When Xavier Simpson walked into T-Bird Basketball Camp as a third grader 12 years ago, I was reluctant to allow him to play. He was a year younger and a head shorter than anyone else in the camp.
But his older brother, Isaiah, insisted that he could hold his own and Xavier more than proved that point in camp that week. He was terrific.
X is the nickname I have called him since that day and I will continue to use it despite the recent decision by the Big Ten declaring that the names on all team rosters have to be legal. On his birth certificate, Simpson’s first name was spelled with a Z. Hence, the spelling change to Zavier Simpson. But for the purpose of this column, and forever after, he is X to me.
From the very beginning, Simpson’s basketball story has been one of building confidence in the face of challenges. His first obstacle was his height. X was almost always the smallest player on the floor but his father, Quincy Simpson, insisted it didn’t matter.
“My dad always told me it was heart over height,” says X. He added, “I had no control over it, so I just decided to use it to my advantage.” If you want an illustration of that attitude, watch a University of Michigan basketball game when Simpson is forced, on a pick, to switch players and defend an opposing team’s post player. Despite an enormous height and weight disadvantage, X battles tooth and nail for position and invariably frustrates his taller opponent.
He just never backs down.
Simpson arrived at the University of Michigan following a legendary high school career in Lima, but everyone who walks into the Wolverine locker room carry’s an impressive resume of basketball achievements with them. Like most recruits at major universities, Simpson was forced to bide his time as a freshman while learning the ropes of competing at the highest level of Division I basketball. He played sparingly, about 10 minutes a game.
“It was almost like taking a year off to learn the game all over again,” said X. “It was very hard at first,” remembers Simpson. “We had class until 2:30 and then basketball till 8:00. Everything was just turned up a notch,” he added.
He credits Derrick Walton, Michigan’s four-year starting point guard and captain, for making the transition easier.
“Derrick took me under his wing,” said X. “I thought I was pretty fundamentally sound when I got here, but he showed me the details of the fundamentals.”
Simpson used passing as an example.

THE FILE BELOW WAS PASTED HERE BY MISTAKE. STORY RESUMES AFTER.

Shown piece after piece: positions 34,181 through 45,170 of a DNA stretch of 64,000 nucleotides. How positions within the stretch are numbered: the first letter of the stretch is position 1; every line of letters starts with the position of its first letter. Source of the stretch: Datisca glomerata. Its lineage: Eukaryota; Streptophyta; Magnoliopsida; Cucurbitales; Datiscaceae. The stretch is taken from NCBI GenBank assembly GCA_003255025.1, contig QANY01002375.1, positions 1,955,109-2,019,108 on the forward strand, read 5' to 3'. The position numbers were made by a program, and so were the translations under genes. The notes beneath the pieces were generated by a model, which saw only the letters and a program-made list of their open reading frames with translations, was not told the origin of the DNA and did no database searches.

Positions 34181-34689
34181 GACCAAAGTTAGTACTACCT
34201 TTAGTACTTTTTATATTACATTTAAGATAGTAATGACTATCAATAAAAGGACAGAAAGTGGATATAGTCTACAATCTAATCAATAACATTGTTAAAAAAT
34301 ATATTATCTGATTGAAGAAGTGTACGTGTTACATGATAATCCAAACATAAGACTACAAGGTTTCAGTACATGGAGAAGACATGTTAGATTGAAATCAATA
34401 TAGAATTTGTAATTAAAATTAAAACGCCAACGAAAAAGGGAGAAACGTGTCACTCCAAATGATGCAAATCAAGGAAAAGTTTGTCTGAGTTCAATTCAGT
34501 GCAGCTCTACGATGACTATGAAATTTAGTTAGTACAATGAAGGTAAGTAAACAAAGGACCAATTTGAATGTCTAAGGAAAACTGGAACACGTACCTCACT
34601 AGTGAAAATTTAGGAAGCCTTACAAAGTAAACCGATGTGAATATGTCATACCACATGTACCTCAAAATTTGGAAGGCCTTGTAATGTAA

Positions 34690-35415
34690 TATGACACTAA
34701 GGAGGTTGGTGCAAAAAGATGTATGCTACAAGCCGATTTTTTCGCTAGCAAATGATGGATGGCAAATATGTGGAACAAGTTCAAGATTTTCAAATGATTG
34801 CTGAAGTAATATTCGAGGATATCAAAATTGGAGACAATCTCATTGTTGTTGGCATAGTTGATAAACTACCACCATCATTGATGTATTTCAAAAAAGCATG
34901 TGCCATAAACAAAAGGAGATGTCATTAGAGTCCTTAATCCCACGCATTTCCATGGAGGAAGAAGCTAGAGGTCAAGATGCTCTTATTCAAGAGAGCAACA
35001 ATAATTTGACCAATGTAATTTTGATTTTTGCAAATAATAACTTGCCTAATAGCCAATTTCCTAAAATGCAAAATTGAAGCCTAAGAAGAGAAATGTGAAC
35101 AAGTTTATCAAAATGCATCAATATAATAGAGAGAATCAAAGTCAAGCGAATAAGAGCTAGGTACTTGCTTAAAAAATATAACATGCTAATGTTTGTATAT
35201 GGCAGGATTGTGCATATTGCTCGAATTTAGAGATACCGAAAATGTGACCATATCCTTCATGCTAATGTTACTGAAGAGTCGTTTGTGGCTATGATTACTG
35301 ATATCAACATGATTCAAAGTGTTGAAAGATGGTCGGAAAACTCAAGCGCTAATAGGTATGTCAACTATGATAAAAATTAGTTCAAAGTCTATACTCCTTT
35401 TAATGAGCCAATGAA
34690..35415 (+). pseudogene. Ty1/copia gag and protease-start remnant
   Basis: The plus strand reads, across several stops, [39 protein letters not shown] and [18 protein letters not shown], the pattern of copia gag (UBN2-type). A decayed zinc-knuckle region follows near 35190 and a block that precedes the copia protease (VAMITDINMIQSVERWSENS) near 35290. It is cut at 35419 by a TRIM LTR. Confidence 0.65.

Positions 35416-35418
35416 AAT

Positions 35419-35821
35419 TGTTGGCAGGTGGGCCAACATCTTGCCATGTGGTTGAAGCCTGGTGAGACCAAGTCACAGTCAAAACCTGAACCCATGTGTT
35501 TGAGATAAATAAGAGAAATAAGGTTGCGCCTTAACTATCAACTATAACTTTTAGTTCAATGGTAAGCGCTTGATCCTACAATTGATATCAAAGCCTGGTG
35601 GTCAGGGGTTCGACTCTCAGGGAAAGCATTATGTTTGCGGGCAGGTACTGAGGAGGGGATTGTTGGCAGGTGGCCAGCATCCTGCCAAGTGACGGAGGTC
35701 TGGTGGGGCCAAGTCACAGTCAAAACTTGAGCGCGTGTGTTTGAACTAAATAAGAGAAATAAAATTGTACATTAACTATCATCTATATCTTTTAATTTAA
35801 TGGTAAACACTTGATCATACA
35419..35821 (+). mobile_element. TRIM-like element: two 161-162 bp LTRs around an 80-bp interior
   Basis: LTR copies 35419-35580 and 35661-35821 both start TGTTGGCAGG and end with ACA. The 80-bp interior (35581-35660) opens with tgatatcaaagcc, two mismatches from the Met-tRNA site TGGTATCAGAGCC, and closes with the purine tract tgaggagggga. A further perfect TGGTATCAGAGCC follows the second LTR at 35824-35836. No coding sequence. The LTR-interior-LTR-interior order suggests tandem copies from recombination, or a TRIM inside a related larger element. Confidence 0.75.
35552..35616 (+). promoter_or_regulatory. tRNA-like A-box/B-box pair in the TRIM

“Walton showed me how to spin the pass into a shooters hands to make it easier for him to find the seams,” he says. It was not the only lesson that Walton imparted to Simpson. “He was such a great leader, recalls X, he had everyone’s respect.”
Following Walton’s example, Simpson’s personal goals for this season are all team oriented. “I want to be able to put our weapons in the right place and then get them the ball,” he says. “But most importantly, I want to be a leader on this team,” he added.
Simpson talked about the role confidence plays in every area of competition. “So much of competition is in the mind,” states X.
He used shooting to make his point. Michigan’s head coach, John Beilein, one of the most respected offensive gurus in the game of basketball, has been trying to make some slight adjustments in Simpson’s shooting motion.
“Coach Beilein wanted me to move my hands up on my shot so I could see the basket and the ball wasn’t blocking my vision,” he says. After hours of watching tapes of his shot Simpson realized something very important. “I was going in and out of shooting slumps last season and spent hours studying tapes of my shot when I realized my shooting form was the same whether I made or missed the shot. I realized how much of it was just mental. It was about confidence and being strong enough to break any negative thoughts I had.”
This year Simpson faces a new challenge. He is competing with two other players for playing time at the point guard position. After starting the first four games of the season, X was replaced by a freshman, Eli Brooks, as coach Beilein searched for more offensive production from the point guard position.
But the challenge is bringing the best out of Simpson. In the last four games (Ohio State, UCLA, Texas, Detroit) X is averaging double figures in scoring, leading the team in steals, assists and dominating the minutes at the point guard position. And more importantly, Simpson was on the floor and leading his team in the critical closing minutes of tight games, a decision that shows his head coach, John Beilein, has growing confidence in Simpson’s value to the team.
“The ball is beginning to roll downhill for me,” says X. As his confidence continues to grow, look for Simpson to play an increasingly vital role in Michigan’s success this season.
Bob Seggerson is a retired boys basketball coach and guidance counselor at Lima Central Catholic. Reach him at firstname.lastname@example.org
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